Today -- in fact, less than half an hour ago, I delivered A Cracked and Broken Path to Jason Sizemore at Apex. I am a bit tuckered, so to quote The Lost Skeleton of Cadavra: I sleep now.
I thought you good folks might like knowing this.
When I come up for air tomorrow, I'll be -- at long last -- finishing a novella that my dear friend Stephen Clark at Tasmaniac has been waiting on since the dinosaurs ruled the Earth: Clipper Girls .
Over the next couple of weeks I'm going to use my LJ to talk about the process of writing Path , concentrating on how it almost wasn't the book I wanted it to be. It will be either fascinating or fatuous, depending on your interest and patience.
You stand warned.
Long story condensed to Readers' Digest length:
For numerous reasons that would only spoil your day should they be listed here, my on-going fight against my clinical depression went into full-tilt-bozo retreat about 5 years ago, and it's only now that I'm managing to amass forces for a new assault against it. Still not there yet, but you can't have everything.
Point is, I lost a lot of time, a good bit of writing, several friends, and damn near all my self-esteem to this. Working on catching up and regaining some measure of worth and dignity in my own eyes.
The one constant when trying to explain this to the people in my life was the someone inevitably would go the Tom Cruise route and say something like, "Just get over it," or "You need to buck up," or some-such happy horseshit. It still amazes me how many folks think that genuine, clinical depression is just a matter of having "... the blues ..."
If you or someone you care about struggles against some form of mental illness on an hourly, day-to-day basis, please copy the image here and share it in as many places as you'd like. (If you clock twice on the image, you'll get a bigger, sharper version. I'm learning how to use this scanner again.)
This is a copy & paste from an announcement I made over on Facebook; some of the remarks are FB-specific, but the majority of the post is, methinks, universally applicable -- insomuch as that phrase has any significance on-line:
Please Note That I Am POLITELY Asking The Following (There Have Been numerous Instances Of This In The past Couple Of Weeks):
1) If you are a writer to whom I have suggested submitting a piece of your work to certain publisher, please DO NOT tell said publisher that I did so *unless you have my specific and direct permission to do so* -- as in :"Tell (insert editor's name here) that I told you to submit this to him/her."
I have worked for over 35 years to amass what little clout I have with certain editors and publishers, and when someone decides without asking that it's all right for them to borrow on that clout without my permission, it reflects badly on me, and I receive borderline nasty grams from said editors and publishers. So, to recapitulate: PLEASE DO NOT TELL THEM I TOLD YOU TO SUBMIT UNLESS YOU HAVE MY DIRECT PERMISSION TO DO SO.
2) If you are a writer *for* whom I have submitted a piece of work to an editor or publisher (and this happens rarely, just so you know), PLEASE DO NOT MAKE A PUBLIC INQUIRY ABOUT THE STATUS OF YOUR WORK HERE ON THIS MESSAGE BOARD; please do so via e-mail or private message. Whenever someone does this, I get a half-dozen e-mails from writers I don't know and whose work I've never read asking me to do the same for them. I am no one's go-between. If I have done this for you, it's because I believed enough in your work not only to suggest said publisher, but to act *initially* as the one who makes your introduction.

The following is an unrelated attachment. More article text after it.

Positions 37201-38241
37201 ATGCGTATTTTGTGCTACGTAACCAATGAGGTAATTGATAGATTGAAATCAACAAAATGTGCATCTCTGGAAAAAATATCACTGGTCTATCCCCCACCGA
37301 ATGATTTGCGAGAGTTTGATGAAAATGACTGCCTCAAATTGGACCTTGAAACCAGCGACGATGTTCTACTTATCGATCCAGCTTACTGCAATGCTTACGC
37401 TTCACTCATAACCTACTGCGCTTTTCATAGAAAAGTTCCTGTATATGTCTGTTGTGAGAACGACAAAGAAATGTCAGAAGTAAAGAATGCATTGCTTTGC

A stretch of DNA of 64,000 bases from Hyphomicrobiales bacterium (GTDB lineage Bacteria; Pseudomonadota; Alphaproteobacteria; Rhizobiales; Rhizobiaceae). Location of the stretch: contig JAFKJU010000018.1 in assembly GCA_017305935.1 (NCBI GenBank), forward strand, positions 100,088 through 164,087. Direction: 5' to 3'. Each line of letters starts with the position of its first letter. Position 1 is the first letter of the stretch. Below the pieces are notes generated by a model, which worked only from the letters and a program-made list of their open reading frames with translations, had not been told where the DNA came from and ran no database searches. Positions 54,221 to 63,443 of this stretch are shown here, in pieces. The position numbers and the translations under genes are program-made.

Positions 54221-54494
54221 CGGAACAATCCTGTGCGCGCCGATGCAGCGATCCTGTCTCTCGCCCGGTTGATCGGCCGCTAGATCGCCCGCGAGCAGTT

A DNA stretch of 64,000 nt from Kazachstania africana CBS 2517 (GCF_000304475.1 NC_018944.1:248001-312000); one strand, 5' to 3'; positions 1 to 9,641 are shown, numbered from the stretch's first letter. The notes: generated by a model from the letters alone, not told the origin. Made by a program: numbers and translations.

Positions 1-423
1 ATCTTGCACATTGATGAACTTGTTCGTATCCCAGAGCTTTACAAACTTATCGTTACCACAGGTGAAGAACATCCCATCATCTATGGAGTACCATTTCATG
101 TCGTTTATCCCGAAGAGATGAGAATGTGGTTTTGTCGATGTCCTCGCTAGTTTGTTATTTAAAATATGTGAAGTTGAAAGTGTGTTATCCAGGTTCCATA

3) If you wish to make an announcement about an upcoming book release/signing/appearance/what-have-you,
I hesitated to bring up any of this, but each of these things has happened numerous times over the past few weeks, and I find it *irksome.* (Google it)
I consider my 2 FB pages to be a sort-of virtual "home" and -- to quote a great line from MAN OF La MANCHA, "In my home there will be courtesy."
I show it to you; please respond in the same manner.
For those of you who missed director Earl Newton's lovely short film One of Those Faces (based on my short story "Rami Temporalis") it's now on my Facebook page so, please, go, view, enjoy:
Getting ready to leave for Mo*Con in the morning or I'd offer a much more detailed review of this film -- that will have to wait until early next week.
I feel oddly fortunate that, in my lifetime (that is, films produced during my lifetime), I have seen maybe -- maybe -- 4 or 5 American films that qualify as genuine, no-holds-barred, subversive social satire: Cold Turkey; The Hospital; Network; Bamboozled ... there might be one or two at most that I've missed there ... but imagine my surprise and joy to discover an new American film that I can happily add to this list: Bobcat Goldthwait's God Bless America .
Understand: it ain't a perfect film, but as a filmmaker Goldthwait has been threatening to pull a masterpiece on us for several years and this is, in my opinion, it. There is an inherit righteous anger in the film's premise, just as there is an inherent hypocrisy at the core of its story, but Goldthwait ingeniously manages to strike a disquieting narrative balance by exercising a keen sense of irony, and putting the wight of it all on the solid shoulders of Joel Murray (the 4th brother in the Murray clan, and the least-known of the bunch), who offers a brilliantly-shaded performance that is not only compelling in its own right, but deserves to be studied on repeated viewings.
That's about all I have time for right now. I'll write up a full review the first part of next week.
If you can imagine crossing Network with Death Wish and sprinkling in some of the knee-jerk fascism of the early Dirty harry films, then you'll have some idea what this brilliant, flawed, exhilarating, irritating, and challenging film is like.